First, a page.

6 May 2022
The housing sector has the skills and experience to work alongside the NHS and care sector to tackle its greatest challenges, says Rachael Byrne of integrated housing, health, and care provider Home Group.
Before COVID-19 put a hold on large-scale events, I visited the NHS Confederation conference in Manchester to talk about the role of housing in supporting our healthcare system.
What struck me most was the nervousness from NHS colleagues about the housing sector’s capability to deal with some of the care needs they are faced with every day, particularly when it came to mental health.
What’s needed is a real shift from all partners, demonstrating that housing is no longer an add on
I feel strongly that housing providers who specialise in these areas have really demonstrated over the past three years that we are integrating; we’ve invested in property, in our colleague offer, and a very strong clinical infrastructure.
What’s needed is a real shift from all partners, demonstrating that housing is no longer an add on. Without it, the relationship and opportunity between health, care and housing will forever be at arm’s length.
The role of the housing sector, as I see it, is to understand the challenges facing the NHS today and in the future – it’s part of the job. Our strengths lie in our ability to adapt to different situations and different requirements, whether it’s before, during or after admission to hospital.
For example, Tees, Esk and Wear Valleys NHS Foundation Trust had seen delays in discharge due to accommodation issues and the need for support to manage in the community. There was also an increased demand for specialist crisis services from patients whose crisis could have been prevented had alternative strategies been in place.
Through practical and emotional housing support for patients, both in a ward-based setting and in the community after discharge, Home Group and NHS staff collaborated across four acute wards within Roseberry Park Hospital in Middlesbrough, as well as in the rehabilitation wards at Lustrum Vale, forming part of the discharge planning process.
This collaboration resulted in 152 patients being accepted into the discharge service at Teesside, with 117 (77 per cent) supported back into the community. In the first nine months, the average duration of stay reduced by a total of 73 days per person.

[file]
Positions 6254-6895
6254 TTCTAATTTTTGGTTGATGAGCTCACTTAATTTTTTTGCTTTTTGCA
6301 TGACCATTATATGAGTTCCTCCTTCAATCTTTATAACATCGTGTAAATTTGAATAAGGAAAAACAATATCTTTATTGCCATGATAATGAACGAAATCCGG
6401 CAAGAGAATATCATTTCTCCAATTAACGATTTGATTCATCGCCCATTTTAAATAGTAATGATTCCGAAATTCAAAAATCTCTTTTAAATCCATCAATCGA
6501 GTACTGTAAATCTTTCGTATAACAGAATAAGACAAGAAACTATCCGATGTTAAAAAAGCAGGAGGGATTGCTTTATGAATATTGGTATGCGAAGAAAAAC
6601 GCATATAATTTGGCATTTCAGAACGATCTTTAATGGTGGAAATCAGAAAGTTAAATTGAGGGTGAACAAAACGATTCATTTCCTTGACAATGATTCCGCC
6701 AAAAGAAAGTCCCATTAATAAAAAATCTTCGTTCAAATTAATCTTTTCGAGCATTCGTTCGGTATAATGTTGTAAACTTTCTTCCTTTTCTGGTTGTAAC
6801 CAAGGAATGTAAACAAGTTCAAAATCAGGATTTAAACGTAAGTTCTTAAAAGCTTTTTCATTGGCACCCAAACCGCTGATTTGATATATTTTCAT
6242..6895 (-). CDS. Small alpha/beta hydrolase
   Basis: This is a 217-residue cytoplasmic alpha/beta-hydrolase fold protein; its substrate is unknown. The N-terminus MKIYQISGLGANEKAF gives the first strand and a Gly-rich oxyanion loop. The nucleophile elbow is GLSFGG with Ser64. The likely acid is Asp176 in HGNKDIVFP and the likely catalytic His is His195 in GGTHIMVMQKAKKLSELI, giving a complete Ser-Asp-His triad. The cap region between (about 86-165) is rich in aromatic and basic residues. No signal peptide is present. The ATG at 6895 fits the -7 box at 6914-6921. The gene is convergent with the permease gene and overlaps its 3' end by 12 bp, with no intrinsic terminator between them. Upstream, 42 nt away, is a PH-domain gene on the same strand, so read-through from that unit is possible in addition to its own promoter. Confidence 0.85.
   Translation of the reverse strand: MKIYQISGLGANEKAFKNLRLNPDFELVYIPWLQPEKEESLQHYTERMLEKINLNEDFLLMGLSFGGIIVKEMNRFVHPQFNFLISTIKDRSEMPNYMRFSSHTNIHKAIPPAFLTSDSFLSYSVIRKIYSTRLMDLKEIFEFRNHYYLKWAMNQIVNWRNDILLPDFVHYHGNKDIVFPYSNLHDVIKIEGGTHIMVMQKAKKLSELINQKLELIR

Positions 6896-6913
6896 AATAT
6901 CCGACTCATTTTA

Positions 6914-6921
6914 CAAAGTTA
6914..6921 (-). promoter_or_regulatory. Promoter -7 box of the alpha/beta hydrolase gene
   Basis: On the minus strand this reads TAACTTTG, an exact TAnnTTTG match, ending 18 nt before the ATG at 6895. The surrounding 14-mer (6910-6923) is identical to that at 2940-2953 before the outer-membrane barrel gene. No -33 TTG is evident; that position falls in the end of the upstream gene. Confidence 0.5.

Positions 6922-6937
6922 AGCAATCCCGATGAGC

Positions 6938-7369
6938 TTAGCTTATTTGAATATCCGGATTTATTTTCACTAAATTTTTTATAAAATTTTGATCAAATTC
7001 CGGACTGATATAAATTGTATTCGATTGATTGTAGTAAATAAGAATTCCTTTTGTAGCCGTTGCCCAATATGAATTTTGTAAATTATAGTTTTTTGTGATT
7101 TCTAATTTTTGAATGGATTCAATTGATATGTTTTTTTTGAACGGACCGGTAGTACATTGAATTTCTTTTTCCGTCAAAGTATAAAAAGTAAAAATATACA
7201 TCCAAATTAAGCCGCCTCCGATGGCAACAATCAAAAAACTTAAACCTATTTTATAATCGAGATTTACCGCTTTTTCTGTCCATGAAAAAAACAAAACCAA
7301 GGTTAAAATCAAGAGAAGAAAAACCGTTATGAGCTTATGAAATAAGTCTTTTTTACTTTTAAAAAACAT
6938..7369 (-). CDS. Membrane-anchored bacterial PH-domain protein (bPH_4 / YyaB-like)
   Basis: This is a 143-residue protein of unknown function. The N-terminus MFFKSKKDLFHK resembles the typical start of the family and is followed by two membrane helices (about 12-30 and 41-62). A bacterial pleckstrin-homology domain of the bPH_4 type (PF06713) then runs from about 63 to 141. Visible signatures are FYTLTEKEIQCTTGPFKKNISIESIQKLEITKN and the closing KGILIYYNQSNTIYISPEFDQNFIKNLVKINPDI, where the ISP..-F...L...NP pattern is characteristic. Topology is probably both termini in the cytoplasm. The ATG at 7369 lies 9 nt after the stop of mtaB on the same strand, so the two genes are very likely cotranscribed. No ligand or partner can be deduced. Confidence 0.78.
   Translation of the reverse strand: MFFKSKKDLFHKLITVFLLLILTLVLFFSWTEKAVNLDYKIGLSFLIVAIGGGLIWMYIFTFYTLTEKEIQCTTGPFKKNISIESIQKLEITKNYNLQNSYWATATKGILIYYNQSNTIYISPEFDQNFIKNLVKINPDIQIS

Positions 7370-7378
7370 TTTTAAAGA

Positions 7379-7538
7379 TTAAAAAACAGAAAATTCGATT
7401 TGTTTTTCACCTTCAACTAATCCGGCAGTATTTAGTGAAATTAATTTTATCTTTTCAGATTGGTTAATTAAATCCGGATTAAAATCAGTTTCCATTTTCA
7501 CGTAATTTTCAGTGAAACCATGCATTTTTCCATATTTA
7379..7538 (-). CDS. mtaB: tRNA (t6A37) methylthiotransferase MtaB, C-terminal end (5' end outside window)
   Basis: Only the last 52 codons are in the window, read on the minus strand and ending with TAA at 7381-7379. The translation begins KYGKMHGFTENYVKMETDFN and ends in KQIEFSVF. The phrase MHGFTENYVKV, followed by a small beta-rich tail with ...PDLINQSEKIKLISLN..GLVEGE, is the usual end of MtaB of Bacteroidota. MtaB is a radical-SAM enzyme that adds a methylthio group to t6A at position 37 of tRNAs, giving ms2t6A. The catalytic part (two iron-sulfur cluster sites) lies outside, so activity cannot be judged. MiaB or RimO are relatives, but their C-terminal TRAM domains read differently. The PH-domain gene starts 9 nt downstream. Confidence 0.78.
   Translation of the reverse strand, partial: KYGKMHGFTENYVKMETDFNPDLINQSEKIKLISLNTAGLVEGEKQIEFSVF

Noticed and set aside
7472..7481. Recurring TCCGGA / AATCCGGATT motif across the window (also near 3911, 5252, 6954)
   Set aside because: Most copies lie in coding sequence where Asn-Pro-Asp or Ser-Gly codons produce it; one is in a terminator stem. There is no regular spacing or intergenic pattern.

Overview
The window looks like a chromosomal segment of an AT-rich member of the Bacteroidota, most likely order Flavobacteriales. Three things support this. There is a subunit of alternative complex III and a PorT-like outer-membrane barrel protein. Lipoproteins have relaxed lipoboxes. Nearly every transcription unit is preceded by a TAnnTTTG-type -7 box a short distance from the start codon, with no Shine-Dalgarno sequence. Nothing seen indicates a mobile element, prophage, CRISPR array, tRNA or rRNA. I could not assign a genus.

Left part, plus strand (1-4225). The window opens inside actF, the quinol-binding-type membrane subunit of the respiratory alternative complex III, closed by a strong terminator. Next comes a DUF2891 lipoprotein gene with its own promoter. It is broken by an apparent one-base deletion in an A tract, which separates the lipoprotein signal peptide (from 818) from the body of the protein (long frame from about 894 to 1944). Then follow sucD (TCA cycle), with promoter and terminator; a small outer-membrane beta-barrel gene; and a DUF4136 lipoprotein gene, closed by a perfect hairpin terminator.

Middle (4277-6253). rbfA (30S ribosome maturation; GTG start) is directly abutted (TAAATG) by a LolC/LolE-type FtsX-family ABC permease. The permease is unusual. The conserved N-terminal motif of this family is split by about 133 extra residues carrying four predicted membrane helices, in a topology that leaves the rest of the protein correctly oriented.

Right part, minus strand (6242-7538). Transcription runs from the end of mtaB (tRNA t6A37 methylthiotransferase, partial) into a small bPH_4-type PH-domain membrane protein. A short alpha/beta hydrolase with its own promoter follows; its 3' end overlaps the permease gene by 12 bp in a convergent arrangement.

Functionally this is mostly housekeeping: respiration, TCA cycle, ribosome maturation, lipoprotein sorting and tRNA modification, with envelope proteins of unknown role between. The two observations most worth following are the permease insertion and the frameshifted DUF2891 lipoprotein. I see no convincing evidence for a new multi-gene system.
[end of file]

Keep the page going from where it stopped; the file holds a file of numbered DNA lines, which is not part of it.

In Reading, partnership working is ensuring vacant accommodation, rather than local hotels, is being used to support patients who are medically fit to leave hospital, but need a bit more support before they can return home.
For mental health, each part of the pathway must link together and allow patients to move between different services as needs change
It’s approaches and outcomes like these that highlight the impact housing can make if we take the time to understand and shape our offer around the needs of the NHS. I have no concerns that we have the right skills in place, but it’s critical that those skills are used in the right way.
For mental health, each part of the pathway must link together and allow patients to move between different services as needs change. This ease of access is critical in preventing further escalation of symptoms and reducing admissions to secondary care.
From preventative measures, such as wellbeing services, housing support and social prescribing, through to step-down measures designed to help people transition back into the community, working with the housing sector can support people with the most complex needs to live in their own homes, close to family and friends.
The next time I attend an NHS conference, whether in person or virtually, I’m hopeful that housing is front and centre, and that we will be demonstrating with confidence what we can offer and the role we can play in hospital wards and communities across England.
But more than confidence in our skills, it’s a confidence in collaboration that I’d like to see.
With the fallout from COVID-19 still yet to be fully understood, now more than ever, housing and healthcare need to move from arm’s length to working together to support the nation’s mental health.
Rachael Byrne is the executive director of models of care and clinical support at Home Group.
You can follow Rachel on Twitter @byrnerae
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